French skier Cyprien Sarrazin mastered the demanding Streif course for a second time in 24 hours on Saturday, beating world champion Marco Odermatt to repeat his World Cup downhill triumph from the previous day.
Cam Alexander top Canadian finisher in 24thThe Associated Press
· Posted: Jan 20, 2024 8:28 AM EST | Last Updated: 32 minutes ago
France’s Cyprien Sarrazin competes during the men’s downhill in Kitzbuhel, Austria on Saturday. (Johann Groder/AFP via Getty Images)A former giant slalom specialist, Cyprien Sarrazin never raced a World Cup downhill until just over 13 months ago.
Now the French skier is among the main candidates to win the season-long title in alpine skiing’s fastest discipline.
Sarrazin mastered the demanding Streif course for a second time in 24 hours on Saturday in Kitzbuhel, Austria, beating world champion Marco Odermatt to repeat his downhill triumph from the previous day.
“It’s incredible,” Sarrazin said on Austrian TV. “That’s why we live, to bring the joy and the energy. I love this sport, I love this feeling, this is why I am here.”
It was Sarrazin’s third win in a downhill career that only started with his debut in Beaver Creek in December 2022.
His current successful series began last month in Italy, when he finished fourth in Val Gardena. He added a win in Bormio two weeks later and two second places in Wengen last week before his double triumph in Kitzbuehel.
“It’s special, I’m really proud of myself,” said Sarrazin, who also won a super-G in Switzerland last week.
Racing in perfect sunny conditions under a blue sky and in front of 45,000 spectators, Odermatt had just taken a big lead in the race despite a mistake early in his run.
But Sarrazin stunned him with an all-attacking run down the frightening 3.3-kilometer course to beat the Swiss skier’s time by 0.91 seconds — the biggest winning margin in the race since 2011, when Swiss skier Didier Cuche beat American great Bode Miller by 0.98.
“The best day in my sport life,” said Sarrazin, who screamed and clicked out of his skis after finishing and jumped onto the finish-area safety barrier in celebration.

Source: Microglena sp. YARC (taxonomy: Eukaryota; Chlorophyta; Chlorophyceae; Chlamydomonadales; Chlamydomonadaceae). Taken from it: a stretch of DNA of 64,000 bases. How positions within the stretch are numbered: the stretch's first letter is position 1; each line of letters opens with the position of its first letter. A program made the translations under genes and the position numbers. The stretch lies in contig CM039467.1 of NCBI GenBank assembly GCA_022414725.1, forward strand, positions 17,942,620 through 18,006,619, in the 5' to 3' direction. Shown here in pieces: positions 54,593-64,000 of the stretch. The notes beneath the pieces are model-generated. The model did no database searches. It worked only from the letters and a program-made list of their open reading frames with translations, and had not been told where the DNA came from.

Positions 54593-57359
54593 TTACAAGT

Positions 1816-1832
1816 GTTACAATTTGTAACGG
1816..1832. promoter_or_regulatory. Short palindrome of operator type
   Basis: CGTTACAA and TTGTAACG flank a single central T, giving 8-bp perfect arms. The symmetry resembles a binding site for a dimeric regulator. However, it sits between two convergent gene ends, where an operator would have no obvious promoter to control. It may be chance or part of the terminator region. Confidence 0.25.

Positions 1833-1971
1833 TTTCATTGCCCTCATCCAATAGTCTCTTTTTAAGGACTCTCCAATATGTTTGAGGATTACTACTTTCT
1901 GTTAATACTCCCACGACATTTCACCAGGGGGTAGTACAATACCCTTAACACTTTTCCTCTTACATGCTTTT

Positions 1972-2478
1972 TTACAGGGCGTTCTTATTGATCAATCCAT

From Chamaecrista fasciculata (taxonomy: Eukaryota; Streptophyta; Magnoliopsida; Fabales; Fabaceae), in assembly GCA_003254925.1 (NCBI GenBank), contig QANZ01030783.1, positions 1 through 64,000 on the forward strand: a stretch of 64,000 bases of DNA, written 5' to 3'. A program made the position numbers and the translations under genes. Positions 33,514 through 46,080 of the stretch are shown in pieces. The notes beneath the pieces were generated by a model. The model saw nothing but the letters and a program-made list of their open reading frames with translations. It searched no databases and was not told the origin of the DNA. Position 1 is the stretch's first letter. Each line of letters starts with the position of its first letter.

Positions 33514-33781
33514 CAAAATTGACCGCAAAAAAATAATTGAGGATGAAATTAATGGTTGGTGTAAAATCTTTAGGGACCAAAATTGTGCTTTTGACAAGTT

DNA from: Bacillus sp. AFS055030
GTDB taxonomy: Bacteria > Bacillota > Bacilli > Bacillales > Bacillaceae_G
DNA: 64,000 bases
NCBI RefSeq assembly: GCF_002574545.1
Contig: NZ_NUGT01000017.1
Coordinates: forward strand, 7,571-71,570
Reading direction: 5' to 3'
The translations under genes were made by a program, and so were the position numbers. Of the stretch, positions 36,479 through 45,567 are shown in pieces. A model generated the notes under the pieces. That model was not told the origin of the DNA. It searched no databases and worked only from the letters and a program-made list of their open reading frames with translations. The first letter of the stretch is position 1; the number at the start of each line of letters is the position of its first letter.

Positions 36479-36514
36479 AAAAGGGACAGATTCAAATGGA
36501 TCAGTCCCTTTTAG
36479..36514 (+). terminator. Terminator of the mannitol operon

“I thought about it in my bed last night, it was crazy to jump on it,” the Frenchman said.
Sarrazin had won Friday’s race by 0.05 seconds from Italian speed specialist Florian Schieder, with Odermatt 0.35 back in third.
Cam Alexander was the top Canadian finisher, 2.56 seconds behind Sarrazin for 24th place.
With two-time World Cup downhill champion Alexander Aamodt Kilde out for the season following the Norwegian’s crash in Switzerland, Odermatt and Sarrazin are set to battle it out for this season’s discipline title.
After Saturday’s seventh of this season’s 11 downhills, Odermatt leads Sarrazin by a mere six points. Next are two downhills in Chamonix, France, on Feb. 2-3.
Odermatt and Sarrazin are also 1-2 in the overall standings, but the two-time defending champion from Switzerland has a buffer of nearly 500 points here.
Last week, Odermatt beat Sarrazin twice to win both downhills at another iconic venue on the men’s circuit in Wengen for the Swiss skier’s first victories in the sport’s fastest discipline.
For three minutes, Odermatt believed he might have won in Kitzbuehel as well.
“But I knew the big favorite was starting right after me. He is in a superb form,” Odermatt said. “Today I could have won the last big race that is missing in my career, but now I have a big goal for next season.”
Sarrazin and Odermatt raced in a league of their own again, with third-placed Dominik Paris finishing 1.44 seconds behind. The Italian skier also placed third in the downhill in Wengen last Saturday.
Stefan Babinsky in fourth was the best finisher of the Austrian team, which ended its seventh straight downhill without a racer on the podium.
Maxence Muzaton in fifth and Nils Allegre in ninth added to the strong showing of the French team.
Ryan Cochran-Siegle posted the fastest time in the first section but finished 2.22 second off the lead and outside the top 10, a day after the American finished 0.01 behind Odermatt in fourth.
Thomas Dressen, who in 2018 became the last skier from Germany to win the storied event in Kitzbuehel, competed in what he said was the last race of his career after struggling for years with knee and hip problems.
The race weekend in Kitzbuehel concludes with a slalom on Sunday.
With files from CBC Sports